Crouch End residents fear farmers’ market plans will ‘ruin Sundays’
15:49 13 September 2012
Nigel Sutton 17 Redington Rd London NW3 7QX Tel 020 7794 3008 e.mail email@example.com
Plans for a new farmers’ market in Crouch End have outraged residents who fear it would “ruin Sundays”.
Earlier this month, an application for a food and craft market to run each Sunday in the playground of Coleridge Primary School, in Crouch End Hill, was submitted to the council by local resident Kate Adnan, who lives down the road in Cromartie Road, Hornsey Rise.
But residents in the vicinity of the school have reacted angrily to the plans, fearing an influx of traders and visitors to the proposed market will lead to congestion and disruption in the residential area.
Tec Fawcett, secretary of CASCH Residents’ Association, said: “We are totally opposed to it. It will ruin Sundays in simple terms with the potential for 45 traders’ vans arriving, which will be a huge intrusion to the Sunday morning of a residential area.”
Under the plans, the market would run between 10am and 2pm, with traders arriving from 8.30am and leaving by 3.30pm.
The playground would provide enough space for 45 traders’ stalls, offering a range of produce, including meat, fish, fruit and vegetables, cosmetics and crafts.
Traders would have access to 19 parking spaces on the site but once those spaces are occupied visitors would be encouraged to park in nearby residential streets.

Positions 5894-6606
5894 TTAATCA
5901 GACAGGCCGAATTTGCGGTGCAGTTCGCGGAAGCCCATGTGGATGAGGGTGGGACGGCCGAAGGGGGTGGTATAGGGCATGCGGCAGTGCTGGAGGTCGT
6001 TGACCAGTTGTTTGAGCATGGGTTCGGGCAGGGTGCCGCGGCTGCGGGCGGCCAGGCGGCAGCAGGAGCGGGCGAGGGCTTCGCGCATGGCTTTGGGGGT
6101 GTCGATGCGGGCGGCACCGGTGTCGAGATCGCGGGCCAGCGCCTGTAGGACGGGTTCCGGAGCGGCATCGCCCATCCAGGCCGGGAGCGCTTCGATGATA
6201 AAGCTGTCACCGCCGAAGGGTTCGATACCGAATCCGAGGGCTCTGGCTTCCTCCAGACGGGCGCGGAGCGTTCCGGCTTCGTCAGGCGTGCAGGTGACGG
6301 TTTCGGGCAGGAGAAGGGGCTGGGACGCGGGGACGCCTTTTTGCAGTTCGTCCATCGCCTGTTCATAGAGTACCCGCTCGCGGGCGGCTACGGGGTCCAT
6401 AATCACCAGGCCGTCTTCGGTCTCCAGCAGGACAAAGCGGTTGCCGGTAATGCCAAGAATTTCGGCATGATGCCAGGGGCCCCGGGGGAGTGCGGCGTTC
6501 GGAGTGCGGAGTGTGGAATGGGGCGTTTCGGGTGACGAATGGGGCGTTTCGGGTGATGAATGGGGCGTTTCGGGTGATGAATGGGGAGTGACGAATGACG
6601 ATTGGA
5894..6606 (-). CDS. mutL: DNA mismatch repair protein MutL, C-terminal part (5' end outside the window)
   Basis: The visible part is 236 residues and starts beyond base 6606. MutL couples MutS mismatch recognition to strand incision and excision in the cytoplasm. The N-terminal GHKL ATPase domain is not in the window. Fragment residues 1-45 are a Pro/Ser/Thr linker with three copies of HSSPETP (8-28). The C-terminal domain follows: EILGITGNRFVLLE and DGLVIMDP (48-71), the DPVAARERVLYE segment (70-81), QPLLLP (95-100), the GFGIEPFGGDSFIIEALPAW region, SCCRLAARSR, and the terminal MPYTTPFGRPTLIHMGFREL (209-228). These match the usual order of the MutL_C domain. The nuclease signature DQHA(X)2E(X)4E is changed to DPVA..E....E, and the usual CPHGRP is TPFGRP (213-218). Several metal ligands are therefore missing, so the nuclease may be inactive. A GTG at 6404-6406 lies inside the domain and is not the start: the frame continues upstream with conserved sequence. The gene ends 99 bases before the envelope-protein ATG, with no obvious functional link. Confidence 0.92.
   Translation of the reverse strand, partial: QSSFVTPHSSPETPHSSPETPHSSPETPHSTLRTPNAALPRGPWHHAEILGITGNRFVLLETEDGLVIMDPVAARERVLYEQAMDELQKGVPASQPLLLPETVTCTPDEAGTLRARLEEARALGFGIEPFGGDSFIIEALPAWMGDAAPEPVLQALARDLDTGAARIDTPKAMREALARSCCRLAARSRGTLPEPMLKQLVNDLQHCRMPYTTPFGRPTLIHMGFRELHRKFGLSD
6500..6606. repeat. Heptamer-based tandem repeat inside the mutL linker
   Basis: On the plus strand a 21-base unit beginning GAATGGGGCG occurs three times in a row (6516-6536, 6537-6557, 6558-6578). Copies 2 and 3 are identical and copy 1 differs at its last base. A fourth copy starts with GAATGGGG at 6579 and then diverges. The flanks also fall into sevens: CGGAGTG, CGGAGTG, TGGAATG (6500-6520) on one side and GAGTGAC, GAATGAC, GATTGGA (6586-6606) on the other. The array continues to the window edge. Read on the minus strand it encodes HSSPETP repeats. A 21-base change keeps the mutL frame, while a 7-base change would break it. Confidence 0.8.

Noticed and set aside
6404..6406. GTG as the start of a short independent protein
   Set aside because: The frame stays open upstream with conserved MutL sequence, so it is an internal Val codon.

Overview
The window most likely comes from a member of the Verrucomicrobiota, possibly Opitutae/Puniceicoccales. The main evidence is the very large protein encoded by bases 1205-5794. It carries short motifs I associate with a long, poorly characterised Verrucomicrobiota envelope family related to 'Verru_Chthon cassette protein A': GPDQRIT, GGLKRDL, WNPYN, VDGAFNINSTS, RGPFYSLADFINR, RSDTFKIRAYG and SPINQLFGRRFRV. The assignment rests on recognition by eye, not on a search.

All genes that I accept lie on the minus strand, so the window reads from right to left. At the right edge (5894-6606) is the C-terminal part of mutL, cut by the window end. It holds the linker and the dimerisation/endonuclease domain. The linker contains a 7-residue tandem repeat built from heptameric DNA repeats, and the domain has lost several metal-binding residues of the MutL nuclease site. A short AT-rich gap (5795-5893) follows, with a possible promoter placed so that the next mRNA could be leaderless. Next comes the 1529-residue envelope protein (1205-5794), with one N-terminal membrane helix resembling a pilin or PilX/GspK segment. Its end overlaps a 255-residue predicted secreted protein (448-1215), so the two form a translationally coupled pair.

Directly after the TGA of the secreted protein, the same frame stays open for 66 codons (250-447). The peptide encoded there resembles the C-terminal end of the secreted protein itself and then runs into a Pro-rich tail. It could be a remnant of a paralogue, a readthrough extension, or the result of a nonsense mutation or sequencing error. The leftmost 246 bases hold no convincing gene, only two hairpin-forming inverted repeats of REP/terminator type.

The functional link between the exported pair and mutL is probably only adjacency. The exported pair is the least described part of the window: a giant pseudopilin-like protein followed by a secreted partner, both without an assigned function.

Mr Fawcett argued that residents who had spent years “battling” to have a controlled parking zone (CPZ) introduced in the area between Monday and Friday did not want to see that hard work undone by increased congestion from the market on a Sunday, when the CPZ does not apply.
He added: “I think it’s inappropriate, there are plenty of arts and crafts markets around here – the Ally Pally market seems far more appropriate because there’s plenty of parking.”
Sue Hessel, chairman of Haslemere Road Residents’ Association, criticised the lack of consultation with local residents over the plans.
She said: “This is the quickest way to get a community’s back up, you wrong foot an application if you don’t go to your neighbour first. You shouldn’t just put an application straight through to the council.”
A statement on Coleridge’s website said the school was “undecided” on the plans and “concerned about the effect on the local community”, adding: “Any planning permission that may have been sought is premature and was not submitted by the school.”